Israel’s strength and consolation,
Hope of all the earth thou art;
Dear Desire of ev’ry nation,
Joy of every longing heart.

Born thy people to deliver,
Born a child, and yet a King,
Born to reign in us for ever,
Now thy gracious kingdom bring.
By thine own eternal Spirit
Rule in all our hearts alone;
By thine all-sufficient merit
Raise us to thy glorious throne.

The first line invites us to view the coming of Christ from an Old Testament believer’s point of view. A connection could be made to Simeon, who in Luke 2:25 was waiting for the consolation (or deliverance or restoration) of Israel (Isaiah 40:1, 49:13, 57:18, 61:2). As the stanza goes on, it is clear that Jesus is not only Messiah of Israel, but also the hope of all the world (Isaiah 49:6, 1 John 2:2).

The second stanza takes on a more New Testament stance. I see allusions to Matthew 1:21, 2:2, 6:10, Colossians 3:1 and Revelation 3:21. Overall, the hymn excels at portraying the double nature of Advent—celebrating Christ’s first coming to earth as we eagerly expect His second coming.

Resources:

Hosea’s imagery

If you know anything about the prophet Hosea, it is that he married a prostitute (I blogged about that a year ago). His marriage to an unfaithful woman was to be a picture of Yahweh’s covenant relationship with an unfaithful people. I once heard Os Guinness say that in the Bible, the more open the recipients were to the message, the more direct it was (and vice versa). So whereas Moses talked to God face-to-face, the prophets spoke of locusts and lions (Joel and Amos respectively) and Jesus spoke in parables (Matthew 13:10-15).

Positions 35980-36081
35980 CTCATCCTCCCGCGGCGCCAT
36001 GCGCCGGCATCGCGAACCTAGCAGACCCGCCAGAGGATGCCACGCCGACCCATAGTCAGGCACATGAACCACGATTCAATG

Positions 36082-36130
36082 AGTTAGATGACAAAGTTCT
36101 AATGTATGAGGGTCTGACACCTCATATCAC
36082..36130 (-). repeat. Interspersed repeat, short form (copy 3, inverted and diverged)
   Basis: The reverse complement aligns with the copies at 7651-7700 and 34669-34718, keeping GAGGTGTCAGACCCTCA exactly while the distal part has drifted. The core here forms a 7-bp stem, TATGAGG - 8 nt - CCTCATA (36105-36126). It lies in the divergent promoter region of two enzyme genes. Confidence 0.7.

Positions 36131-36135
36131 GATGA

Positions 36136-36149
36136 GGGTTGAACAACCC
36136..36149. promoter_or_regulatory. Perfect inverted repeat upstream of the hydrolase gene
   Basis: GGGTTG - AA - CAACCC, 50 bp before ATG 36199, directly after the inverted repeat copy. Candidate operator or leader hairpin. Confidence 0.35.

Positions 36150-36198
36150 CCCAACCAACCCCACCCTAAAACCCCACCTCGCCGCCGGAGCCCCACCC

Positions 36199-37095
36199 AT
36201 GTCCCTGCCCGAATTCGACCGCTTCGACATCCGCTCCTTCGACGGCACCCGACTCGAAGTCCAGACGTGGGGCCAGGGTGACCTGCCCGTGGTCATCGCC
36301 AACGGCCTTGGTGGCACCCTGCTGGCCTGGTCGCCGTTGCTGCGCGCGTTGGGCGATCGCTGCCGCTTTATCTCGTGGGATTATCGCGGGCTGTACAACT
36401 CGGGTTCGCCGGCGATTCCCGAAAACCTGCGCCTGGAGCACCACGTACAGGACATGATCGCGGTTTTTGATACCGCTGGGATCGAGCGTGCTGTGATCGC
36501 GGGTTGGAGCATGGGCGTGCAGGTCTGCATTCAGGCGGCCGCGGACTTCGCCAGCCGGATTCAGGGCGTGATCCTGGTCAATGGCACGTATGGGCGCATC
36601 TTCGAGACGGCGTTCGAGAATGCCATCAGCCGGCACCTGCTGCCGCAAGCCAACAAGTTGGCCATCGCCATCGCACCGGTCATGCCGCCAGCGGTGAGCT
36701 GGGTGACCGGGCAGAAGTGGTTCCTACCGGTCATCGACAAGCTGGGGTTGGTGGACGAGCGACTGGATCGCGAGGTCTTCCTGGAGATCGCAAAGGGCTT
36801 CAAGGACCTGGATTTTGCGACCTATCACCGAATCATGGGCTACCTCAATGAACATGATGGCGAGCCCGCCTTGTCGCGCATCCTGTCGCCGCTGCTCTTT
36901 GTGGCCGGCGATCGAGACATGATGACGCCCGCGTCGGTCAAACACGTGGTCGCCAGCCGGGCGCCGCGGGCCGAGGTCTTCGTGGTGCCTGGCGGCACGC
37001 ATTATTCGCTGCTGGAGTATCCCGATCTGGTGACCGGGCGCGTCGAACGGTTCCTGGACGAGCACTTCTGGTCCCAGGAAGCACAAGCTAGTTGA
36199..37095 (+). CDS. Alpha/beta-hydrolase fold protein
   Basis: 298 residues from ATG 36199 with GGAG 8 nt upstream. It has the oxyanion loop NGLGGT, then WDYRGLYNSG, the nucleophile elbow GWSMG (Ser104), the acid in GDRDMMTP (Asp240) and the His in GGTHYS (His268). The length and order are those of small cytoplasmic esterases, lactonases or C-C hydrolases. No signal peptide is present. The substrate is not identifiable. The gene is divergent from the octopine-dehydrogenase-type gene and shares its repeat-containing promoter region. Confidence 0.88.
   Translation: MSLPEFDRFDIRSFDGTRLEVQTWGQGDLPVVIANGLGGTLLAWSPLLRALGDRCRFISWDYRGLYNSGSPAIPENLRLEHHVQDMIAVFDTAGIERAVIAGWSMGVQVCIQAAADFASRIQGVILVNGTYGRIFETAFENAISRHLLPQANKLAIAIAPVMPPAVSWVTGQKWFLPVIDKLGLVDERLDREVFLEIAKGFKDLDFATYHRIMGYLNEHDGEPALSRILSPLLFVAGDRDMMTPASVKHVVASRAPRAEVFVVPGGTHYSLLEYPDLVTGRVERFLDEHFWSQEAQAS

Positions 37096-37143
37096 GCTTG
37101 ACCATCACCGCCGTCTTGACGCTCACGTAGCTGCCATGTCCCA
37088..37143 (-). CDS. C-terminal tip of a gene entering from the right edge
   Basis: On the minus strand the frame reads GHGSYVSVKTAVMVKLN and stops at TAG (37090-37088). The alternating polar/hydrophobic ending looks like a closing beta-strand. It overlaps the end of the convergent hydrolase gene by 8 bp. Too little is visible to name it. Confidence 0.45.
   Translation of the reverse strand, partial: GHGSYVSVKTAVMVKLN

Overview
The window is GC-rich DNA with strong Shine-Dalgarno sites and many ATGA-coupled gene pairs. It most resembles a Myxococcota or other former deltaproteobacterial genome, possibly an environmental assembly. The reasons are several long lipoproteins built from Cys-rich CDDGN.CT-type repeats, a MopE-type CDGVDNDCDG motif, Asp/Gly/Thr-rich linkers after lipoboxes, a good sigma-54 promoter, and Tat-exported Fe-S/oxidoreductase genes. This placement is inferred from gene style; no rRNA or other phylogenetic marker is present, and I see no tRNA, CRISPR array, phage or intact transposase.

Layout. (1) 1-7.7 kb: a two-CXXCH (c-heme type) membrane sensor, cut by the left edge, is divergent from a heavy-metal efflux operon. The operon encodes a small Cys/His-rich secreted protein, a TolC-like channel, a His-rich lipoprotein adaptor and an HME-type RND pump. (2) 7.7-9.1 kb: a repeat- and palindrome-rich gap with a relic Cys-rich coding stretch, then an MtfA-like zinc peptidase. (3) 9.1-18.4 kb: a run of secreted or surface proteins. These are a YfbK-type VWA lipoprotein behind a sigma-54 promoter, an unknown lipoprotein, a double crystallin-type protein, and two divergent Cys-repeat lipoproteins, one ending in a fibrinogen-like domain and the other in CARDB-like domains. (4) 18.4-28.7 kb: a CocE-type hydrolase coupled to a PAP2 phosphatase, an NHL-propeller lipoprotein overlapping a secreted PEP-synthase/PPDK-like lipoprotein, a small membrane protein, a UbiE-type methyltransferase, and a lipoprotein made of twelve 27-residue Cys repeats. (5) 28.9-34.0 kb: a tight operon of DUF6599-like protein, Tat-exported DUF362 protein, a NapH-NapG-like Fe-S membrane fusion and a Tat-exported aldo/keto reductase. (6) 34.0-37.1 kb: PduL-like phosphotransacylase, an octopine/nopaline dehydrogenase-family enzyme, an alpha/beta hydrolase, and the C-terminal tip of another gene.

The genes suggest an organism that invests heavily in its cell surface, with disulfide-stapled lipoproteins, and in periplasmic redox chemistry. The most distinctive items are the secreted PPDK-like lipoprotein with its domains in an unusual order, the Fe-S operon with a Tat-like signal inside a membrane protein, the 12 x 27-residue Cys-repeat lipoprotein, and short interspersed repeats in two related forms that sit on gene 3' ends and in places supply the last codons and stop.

In addition to the main Israel-as-prostitute image, Hosea paints lots of other vivid pictures to describe the relationship between Yahweh and His people, which I tried to reproduce in story form. I’m not sure if I succeeded, but take a look below (readers on RSS may have to click through to the post to enjoy WordPress’s fantastic new photo carousel feature):

Two observations:

  • Much of the imagery used derives from flora and fauna, natural phenomena (mist, rain) and human relationships. Hosea’s original audience could easily relate to all of these.
  • I didn’t expect the intensity of the savage beast imagery used of God. Especially since He was talking to His own people, not some godless pagans with no prior divine revelation.

Notes

Appendix

Since getting text from images can be a little tricky, here are the scripture references (I didn’t use all of them in the panels): Continue reading

The Christian is a paradox

A real Christian is an odd number anyway. He feels supreme love for One whom he has never seen, talks familiarly every day to Someone he cannot see, expects to go to heaven on the virtue of Another, empties himself in order to be full, admits he is wrong so he can be declared right, goes down in order to get up, is strongest when he is weakest, richest when he is poorest, and happiest when he feels worst. He dies so he can live, forsakes in order to have, gives away so he can keep, sees the invisible, hears the inaudible, and knows that which passeth knowledge.